It were a different time then. Blacks and whites didn’t mix at all, even though judges said the white schools had to let blacks in. I don’t know how she got into a deal with a white boy. Her daddy was a preacher at a negro church, and the boy’s pappy owned a good business in town. Like I say, she thought he loved her. Today folks trying to help her say she was a child. But the warden says that under the law, then and now, seventeen is an adult. That’s how they tried her, and that’s how she got sentenced to death. Even today, in 1998, in the deep south most people would hate her just for bein’ with a white boy, much less killin’ him.

They brung her up to death row that week and there she’s been all these years with me watchin’ her full time. I remember our first talk. “Y’all call me Miss Helen,” I said. “You do what yer told, and we’ll get along fine. You give me trouble, sass me, I tell the warden to cut your food and exercise.”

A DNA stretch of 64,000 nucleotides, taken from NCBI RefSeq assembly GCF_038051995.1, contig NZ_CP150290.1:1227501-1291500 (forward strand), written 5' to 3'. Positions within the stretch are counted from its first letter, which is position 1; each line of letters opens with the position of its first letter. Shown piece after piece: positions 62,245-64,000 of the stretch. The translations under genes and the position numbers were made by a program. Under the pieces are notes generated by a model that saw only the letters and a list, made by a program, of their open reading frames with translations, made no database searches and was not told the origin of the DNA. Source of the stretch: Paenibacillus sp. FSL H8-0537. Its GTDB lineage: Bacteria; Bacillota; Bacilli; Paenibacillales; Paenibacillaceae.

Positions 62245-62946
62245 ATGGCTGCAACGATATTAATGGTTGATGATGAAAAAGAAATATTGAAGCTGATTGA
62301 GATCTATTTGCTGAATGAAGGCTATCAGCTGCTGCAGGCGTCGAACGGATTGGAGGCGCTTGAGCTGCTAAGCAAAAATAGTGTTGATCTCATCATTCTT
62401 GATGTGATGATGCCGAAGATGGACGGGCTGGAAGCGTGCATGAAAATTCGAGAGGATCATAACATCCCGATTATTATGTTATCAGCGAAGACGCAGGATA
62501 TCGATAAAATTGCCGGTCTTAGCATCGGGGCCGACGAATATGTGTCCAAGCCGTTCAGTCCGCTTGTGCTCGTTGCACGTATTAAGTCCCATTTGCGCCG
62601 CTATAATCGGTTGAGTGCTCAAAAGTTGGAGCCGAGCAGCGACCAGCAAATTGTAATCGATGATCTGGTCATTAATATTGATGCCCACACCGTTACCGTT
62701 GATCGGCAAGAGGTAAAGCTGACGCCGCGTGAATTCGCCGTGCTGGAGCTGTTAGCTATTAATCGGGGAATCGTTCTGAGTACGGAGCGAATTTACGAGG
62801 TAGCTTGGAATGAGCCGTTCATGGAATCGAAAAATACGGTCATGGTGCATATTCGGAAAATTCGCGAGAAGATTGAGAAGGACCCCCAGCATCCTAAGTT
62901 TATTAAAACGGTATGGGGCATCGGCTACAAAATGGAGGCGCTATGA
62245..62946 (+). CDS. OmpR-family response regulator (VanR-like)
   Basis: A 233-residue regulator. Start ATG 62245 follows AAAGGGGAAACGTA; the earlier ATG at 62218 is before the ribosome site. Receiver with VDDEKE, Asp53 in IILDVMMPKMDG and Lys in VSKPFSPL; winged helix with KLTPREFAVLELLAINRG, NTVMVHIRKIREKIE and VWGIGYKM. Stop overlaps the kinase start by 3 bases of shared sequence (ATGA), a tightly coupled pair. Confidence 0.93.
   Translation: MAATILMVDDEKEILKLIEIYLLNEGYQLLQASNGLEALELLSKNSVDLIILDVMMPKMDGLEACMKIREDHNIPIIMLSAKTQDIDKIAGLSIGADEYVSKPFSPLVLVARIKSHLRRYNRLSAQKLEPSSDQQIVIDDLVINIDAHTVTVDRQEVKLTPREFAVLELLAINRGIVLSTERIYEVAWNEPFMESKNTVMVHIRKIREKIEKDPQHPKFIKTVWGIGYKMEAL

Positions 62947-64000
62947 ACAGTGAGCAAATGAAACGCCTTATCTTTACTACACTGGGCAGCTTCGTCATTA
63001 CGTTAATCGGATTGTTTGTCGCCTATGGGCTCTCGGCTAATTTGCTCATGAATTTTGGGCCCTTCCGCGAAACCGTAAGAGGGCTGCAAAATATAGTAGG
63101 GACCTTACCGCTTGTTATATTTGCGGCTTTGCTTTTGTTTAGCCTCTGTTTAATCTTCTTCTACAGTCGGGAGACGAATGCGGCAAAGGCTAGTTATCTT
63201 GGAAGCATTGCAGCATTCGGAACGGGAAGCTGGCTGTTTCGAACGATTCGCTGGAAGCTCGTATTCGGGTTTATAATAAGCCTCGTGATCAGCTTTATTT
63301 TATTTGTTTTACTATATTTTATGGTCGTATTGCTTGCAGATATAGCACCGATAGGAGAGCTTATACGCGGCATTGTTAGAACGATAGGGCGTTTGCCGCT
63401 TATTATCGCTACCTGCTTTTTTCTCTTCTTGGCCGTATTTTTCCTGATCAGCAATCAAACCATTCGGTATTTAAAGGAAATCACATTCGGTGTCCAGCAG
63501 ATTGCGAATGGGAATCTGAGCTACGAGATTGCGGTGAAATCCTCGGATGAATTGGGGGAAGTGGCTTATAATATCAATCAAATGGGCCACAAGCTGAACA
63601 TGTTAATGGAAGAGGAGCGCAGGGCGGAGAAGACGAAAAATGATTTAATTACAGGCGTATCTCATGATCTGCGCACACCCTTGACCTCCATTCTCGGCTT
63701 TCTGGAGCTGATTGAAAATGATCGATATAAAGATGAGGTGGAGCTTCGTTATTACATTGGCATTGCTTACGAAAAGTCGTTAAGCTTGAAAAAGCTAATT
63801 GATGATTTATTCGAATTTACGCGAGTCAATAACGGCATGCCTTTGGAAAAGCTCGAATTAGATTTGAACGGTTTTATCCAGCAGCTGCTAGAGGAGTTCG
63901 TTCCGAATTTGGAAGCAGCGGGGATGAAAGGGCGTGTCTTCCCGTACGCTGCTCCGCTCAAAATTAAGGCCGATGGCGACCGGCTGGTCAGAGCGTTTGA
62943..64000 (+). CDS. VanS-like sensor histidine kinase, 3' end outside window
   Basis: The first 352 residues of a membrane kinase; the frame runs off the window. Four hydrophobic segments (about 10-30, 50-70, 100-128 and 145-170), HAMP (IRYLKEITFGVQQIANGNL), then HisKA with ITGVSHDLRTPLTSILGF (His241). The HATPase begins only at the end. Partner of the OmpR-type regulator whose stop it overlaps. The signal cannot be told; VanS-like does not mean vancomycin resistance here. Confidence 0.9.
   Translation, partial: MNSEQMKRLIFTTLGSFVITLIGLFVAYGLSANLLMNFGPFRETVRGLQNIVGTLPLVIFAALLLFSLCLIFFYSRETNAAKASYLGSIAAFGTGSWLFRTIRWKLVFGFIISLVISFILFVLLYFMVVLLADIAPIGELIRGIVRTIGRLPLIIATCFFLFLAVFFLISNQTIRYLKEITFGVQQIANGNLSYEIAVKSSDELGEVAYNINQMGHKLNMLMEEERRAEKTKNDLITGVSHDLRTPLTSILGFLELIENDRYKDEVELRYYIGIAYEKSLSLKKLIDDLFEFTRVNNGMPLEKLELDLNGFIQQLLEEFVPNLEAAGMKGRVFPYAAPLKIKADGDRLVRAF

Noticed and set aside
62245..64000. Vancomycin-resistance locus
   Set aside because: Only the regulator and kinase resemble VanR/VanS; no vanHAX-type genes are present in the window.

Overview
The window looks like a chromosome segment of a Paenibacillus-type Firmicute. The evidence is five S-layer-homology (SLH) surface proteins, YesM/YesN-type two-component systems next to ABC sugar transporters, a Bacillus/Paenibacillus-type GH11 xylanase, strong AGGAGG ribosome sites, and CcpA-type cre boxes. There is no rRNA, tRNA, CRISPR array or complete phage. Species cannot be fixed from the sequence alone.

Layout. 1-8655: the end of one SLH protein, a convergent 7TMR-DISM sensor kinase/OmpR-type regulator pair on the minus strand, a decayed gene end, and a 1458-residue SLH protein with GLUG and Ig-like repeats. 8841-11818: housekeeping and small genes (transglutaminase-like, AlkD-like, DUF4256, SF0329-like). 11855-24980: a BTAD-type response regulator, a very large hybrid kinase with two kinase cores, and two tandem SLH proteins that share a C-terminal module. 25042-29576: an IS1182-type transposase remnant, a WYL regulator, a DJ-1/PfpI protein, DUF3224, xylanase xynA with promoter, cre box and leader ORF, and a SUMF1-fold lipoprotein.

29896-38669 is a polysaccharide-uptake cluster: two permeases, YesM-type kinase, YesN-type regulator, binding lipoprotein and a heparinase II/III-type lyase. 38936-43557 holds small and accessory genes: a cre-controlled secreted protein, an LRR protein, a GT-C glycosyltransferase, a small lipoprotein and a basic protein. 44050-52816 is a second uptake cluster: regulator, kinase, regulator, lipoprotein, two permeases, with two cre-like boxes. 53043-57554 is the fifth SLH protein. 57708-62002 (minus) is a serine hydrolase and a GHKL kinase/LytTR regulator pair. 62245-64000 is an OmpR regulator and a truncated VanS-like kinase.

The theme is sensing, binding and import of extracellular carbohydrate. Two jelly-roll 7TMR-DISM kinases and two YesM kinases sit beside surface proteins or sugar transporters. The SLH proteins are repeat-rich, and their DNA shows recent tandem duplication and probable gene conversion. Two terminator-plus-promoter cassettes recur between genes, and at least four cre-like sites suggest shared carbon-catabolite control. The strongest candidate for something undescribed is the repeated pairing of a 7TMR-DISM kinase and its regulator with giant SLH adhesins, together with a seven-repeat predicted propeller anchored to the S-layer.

She cried. Cried a lot that first year. I didn’t give a damn. That dead boy wasn’t cryin’. His folks probably were.

First couple years we hardly talked at all. I told her what to do, and she did it. Most she ever said was, “Miss Helen, can I take a shower? It’s my shower day.” I either led her down the gallery or I didn’t. No need to flap my jaw. ’Bout two years into it, round the time her first appeal got denied, it started to change.

She got visitors, mostly lawyers. At her first appeal, the judges said there wasn’t no problem with her first trial. She was claimin’ her lawyer was drunk all the time, wouldn’t call any witnesses to help her get out of the death penalty. After that, a coupla lawyers came down from some big city and took over. Came to see her a lot.